Or how comes it that my exceeding heat
    Is not allayed by her heart-frozen cold,
    But that I burn much more in boiling sweat,
    And feel my flames augmented manifold?
    What more miraculous thing may be told,
    That fire, which all things melts, should harden ice,
    And ice, which is congealed with senseless cold,
    Should kindle fire by wonderful device?
    Such is the power of love in gentle mind,
    That it can alter all the course of kind.

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    Dear Irish Canadian,
    There are short sections of "The Faerie Qveene" that can be picked out and enjoyed. It is best to have an academic copy with notes, because as it is in English, it is not as we know it. The editor A.C. Hamilton is the one to look out for.

    Book 1 canto 1 verses 1 to 26 is a good introduction.

    Book 3 canto 6 verse 29 on contains the Gardins of Adonis section
    Last edited by britomart; 05-17-2006 at 11:17 AM. Reason: mistake

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    Book 2 canto 12 contains the superb Bower of Bliss - verse 42 on

    Book 3 canto 12 is a tour de force of Spenserian weirdness.

    Politics - I think it was David Lowenthal who wrote a book called "The Past is a Foreign Country". I haven't noticed the urge to invade anywhere since reading Spenser's poetry.

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    Spenserian Plunge

    Dear Petrach's Love,
    Ah, I've found the button on this computer thing that will give me a decent sized plain to prick upon.

    The fact that you are a Phd student will make me watch my p's and q's. I am a fifty year old trailer park intellectual who recently studied an M.A. in Rennaisance and Romantic Literature at a respected University. My dissertation was on the allegory of books 1 to 3 of "The Faerie Qveene", which grew to volatile looks at allegory in general (look what it did to Northrop Frye . . . ) (Try a thing called "Watt" by Beckett, more of a semiotic trap for the unwary than a novel). A Phd or M.Phil was a possibilty, but it has never been followed up. Might do it one day, but don't really know if I want to think that hard.

    My first brush with Spenser was the Gardens of Adonis at degree level - not given as a study piece but rather shown to students to illustrate what Milton read. It instantly fascinated me.

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    Plunge again

    I'm interested in what you are studying, so please post up some titles.

    My interest in the older material of the M.A. course was drawn to sonnets in general, some Jonson (hilarious stuff), a bit of Marlowe and Spenser for the dissertation.

    My enthusiasm in the Romantic material studied was mainly for Shelley's work, and it was interesting to read Spenser's influence on him (for instance Giantesses popping up and the use of allegorical figures). Whilst you must be busy in your final year, Shelley's "Triumph of Life" is a demanding but worthwhile read if you have the time.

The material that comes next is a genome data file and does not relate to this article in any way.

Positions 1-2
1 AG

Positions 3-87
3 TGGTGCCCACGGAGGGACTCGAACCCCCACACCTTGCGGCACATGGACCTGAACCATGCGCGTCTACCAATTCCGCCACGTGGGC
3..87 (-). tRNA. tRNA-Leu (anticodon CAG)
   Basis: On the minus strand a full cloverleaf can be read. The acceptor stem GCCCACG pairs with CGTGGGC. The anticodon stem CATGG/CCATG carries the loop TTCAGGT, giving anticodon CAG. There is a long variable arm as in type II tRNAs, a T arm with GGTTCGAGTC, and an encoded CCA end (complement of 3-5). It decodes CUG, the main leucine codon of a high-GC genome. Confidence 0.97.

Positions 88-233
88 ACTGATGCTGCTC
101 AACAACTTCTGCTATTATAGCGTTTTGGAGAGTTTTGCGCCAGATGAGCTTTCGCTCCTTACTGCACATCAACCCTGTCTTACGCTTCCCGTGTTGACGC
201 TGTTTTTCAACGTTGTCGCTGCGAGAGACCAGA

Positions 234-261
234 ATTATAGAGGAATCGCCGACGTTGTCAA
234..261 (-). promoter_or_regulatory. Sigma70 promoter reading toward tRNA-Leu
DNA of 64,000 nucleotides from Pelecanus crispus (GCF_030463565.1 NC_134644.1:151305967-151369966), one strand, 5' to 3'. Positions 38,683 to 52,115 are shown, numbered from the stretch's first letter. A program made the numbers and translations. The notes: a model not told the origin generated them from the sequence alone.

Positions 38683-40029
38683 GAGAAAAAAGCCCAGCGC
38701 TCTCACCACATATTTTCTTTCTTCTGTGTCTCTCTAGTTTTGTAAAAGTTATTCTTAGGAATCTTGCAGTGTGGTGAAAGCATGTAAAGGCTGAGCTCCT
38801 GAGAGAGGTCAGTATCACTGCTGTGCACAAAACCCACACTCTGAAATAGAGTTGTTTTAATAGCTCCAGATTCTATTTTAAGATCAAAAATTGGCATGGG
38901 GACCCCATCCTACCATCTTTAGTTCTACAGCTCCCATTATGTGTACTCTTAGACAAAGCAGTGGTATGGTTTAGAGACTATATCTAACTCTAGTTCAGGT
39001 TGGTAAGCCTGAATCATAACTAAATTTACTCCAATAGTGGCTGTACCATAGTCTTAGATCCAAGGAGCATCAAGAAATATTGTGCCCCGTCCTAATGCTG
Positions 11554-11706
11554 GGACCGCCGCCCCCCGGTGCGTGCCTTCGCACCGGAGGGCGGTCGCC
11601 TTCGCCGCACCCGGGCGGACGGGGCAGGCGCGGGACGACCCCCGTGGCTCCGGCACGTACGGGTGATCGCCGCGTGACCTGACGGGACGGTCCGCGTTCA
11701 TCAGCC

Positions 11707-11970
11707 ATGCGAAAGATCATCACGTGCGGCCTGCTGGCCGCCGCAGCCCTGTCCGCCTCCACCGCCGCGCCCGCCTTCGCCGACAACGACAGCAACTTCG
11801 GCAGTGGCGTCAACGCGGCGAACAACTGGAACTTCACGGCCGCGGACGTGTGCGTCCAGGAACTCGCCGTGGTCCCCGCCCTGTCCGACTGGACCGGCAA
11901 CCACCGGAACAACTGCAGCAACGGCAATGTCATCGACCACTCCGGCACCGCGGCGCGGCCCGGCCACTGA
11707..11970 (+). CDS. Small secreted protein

England - have you ever been here? It is far from chivalrous these days (not that it probably ever was in the first place), but you can go to a castle and stand on the spot where Richard the second prayed.

  10. #10
    in angulo cum libro Petrarch's Love's Avatar
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    Hi Britomart--Good idea to give Irish some more easy to digest segments of the Faerie Qveene.

    So, I'm glad to meet you. Never mind worrying about the p's and q's, just the FQ. Your work comparing the Renaissance and the Romantics sounds interesting. That's something I've always thought would be intriguing to look into someday since I've always enjoyed reading the Romantic poets for pleasure (Keats is one of my favorites) but have never had the chance to examine the later period with any kind of scholarly depth. I haven't read Shelley's "Triumph of Life." Maybe I'll stick it on my list of things to read this summer when I'm not too swamped with coursework to read anything not directly related to research for class.

    You asked me for titles I'm working with. I also came to the Renaissance with an interest in sonnets, which led to a thesis comparing different sonnet sequences (an intro on Petrarch and chapters on Du Bellay, Garcilaso, Sidney, Spenser, and Shakespeare). I've also had a long time interest in the relationship between poetry and the visual arts in the Med/Ren periods, including papers on Spenser and emblems, and Dante's treatment of art in the Divina Commedia. I have some interest in comparative work as well, particularly the influence of the Italian epic/romance (Ariosto, Tasso, and to a lesser extent Boiardo) in relationship to English authors such as Spenser and Milton. At this particular moment I'm working on a paper for one class on The Tempest, and another one comparing some non-dramatic poetry by Shakespeare and Jonson (as you say, some hilarious stuff). Since I'm done with coursework this term, I've been preparing my three reading lists for for the oral exams next year which involves reading three lists of books in my fields of specialization with an examination by my comittee at the end of the year (the idea is both to ensure that you have a thorough general knowledge to teach and to use the time to come up with dissertation ideas). So far I've really been enjoying coming up with titles I'd like to spend some time getting to know well.